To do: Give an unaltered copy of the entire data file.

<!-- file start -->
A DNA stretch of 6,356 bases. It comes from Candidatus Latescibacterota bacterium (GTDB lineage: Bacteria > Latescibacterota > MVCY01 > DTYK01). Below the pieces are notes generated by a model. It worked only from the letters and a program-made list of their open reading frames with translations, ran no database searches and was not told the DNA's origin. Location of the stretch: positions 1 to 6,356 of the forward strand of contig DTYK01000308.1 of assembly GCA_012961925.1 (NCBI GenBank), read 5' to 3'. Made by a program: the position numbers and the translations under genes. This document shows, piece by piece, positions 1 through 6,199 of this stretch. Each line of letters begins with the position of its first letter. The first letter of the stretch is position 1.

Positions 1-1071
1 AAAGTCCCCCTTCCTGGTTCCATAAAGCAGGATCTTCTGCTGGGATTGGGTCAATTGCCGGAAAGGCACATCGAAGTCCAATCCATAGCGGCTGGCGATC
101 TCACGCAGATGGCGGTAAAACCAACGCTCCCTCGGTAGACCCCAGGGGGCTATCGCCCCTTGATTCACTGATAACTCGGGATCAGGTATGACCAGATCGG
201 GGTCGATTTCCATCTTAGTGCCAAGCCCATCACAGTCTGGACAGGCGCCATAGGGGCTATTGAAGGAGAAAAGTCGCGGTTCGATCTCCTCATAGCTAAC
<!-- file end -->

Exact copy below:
A DNA stretch of 6,356 bases. It comes from Candidatus Latescibacterota bacterium (GTDB lineage: Bacteria > Latescibacterota > MVCY01 > DTYK01). Below the pieces are notes generated by a model. It worked only from the letters and a program-made list of their open reading frames with translations, ran no database searches and was not told the DNA's origin. Location of the stretch: positions 1 to 6,356 of the forward strand of contig DTYK01000308.1 of assembly GCA_012961925.1 (NCBI GenBank), read 5' to 3'. Made by a program: the position numbers and the translations under genes. This document shows, piece by piece, positions 1 through 6,199 of this stretch. Each line of letters begins with the position of its first letter. The first letter of the stretch is position 1.

Positions 1-1071
1 AAAGTCCCCCTTCCTGGTTCCATAAAGCAGGATCTTCTGCTGGGATTGGGTCAATTGCCGGAAAGGCACATCGAAGTCCAATCCATAGCGGCTGGCGATC
101 TCACGCAGATGGCGGTAAAACCAACGCTCCCTCGGTAGACCCCAGGGGGCTATCGCCCCTTGATTCACTGATAACTCGGGATCAGGTATGACCAGATCGG
201 GGTCGATTTCCATCTTAGTGCCAAGCCCATCACAGTCTGGACAGGCGCCATAGGGGCTATTGAAGGAGAAAAGTCGCGGTTCGATCTCCTCATAGCTAAC